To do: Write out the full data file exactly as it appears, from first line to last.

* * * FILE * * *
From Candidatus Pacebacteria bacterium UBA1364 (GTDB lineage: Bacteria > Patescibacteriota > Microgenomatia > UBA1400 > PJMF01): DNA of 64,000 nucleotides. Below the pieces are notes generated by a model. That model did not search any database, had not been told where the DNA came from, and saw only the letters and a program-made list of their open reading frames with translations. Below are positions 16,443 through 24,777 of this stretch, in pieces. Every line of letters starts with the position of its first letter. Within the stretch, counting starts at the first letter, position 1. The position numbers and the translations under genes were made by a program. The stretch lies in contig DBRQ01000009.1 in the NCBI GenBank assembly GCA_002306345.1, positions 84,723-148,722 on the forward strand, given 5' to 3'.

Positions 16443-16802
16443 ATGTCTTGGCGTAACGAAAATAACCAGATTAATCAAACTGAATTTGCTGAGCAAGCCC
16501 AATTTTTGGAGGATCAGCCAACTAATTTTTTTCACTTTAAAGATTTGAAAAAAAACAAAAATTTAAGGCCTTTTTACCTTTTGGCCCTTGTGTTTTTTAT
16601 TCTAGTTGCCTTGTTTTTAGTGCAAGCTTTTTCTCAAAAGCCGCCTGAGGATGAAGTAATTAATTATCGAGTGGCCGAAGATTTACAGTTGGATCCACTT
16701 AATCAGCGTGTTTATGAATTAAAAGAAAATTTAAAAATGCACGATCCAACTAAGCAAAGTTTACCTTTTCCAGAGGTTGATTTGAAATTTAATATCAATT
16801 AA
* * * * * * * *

From Candidatus Pacebacteria bacterium UBA1364 (GTDB lineage: Bacteria > Patescibacteriota > Microgenomatia > UBA1400 > PJMF01): DNA of 64,000 nucleotides. Below the pieces are notes generated by a model. That model did not search any database, had not been told where the DNA came from, and saw only the letters and a program-made list of their open reading frames with translations. Below are positions 16,443 through 24,777 of this stretch, in pieces. Every line of letters starts with the position of its first letter. Within the stretch, counting starts at the first letter, position 1. The position numbers and the translations under genes were made by a program. The stretch lies in contig DBRQ01000009.1 in the NCBI GenBank assembly GCA_002306345.1, positions 84,723-148,722 on the forward strand, given 5' to 3'.

Positions 16443-16802
16443 ATGTCTTGGCGTAACGAAAATAACCAGATTAATCAAACTGAATTTGCTGAGCAAGCCC
16501 AATTTTTGGAGGATCAGCCAACTAATTTTTTTCACTTTAAAGATTTGAAAAAAAACAAAAATTTAAGGCCTTTTTACCTTTTGGCCCTTGTGTTTTTTAT
16601 TCTAGTTGCCTTGTTTTTAGTGCAAGCTTTTTCTCAAAAGCCGCCTGAGGATGAAGTAATTAATTATCGAGTGGCCGAAGATTTACAGTTGGATCCACTT
16701 AATCAGCGTGTTTATGAATTAAAAGAAAATTTAAAAATGCACGATCCAACTAAGCAAAGTTTACCTTTTCCAGAGGTTGATTTGAAATTTAATATCAATT
16801 AA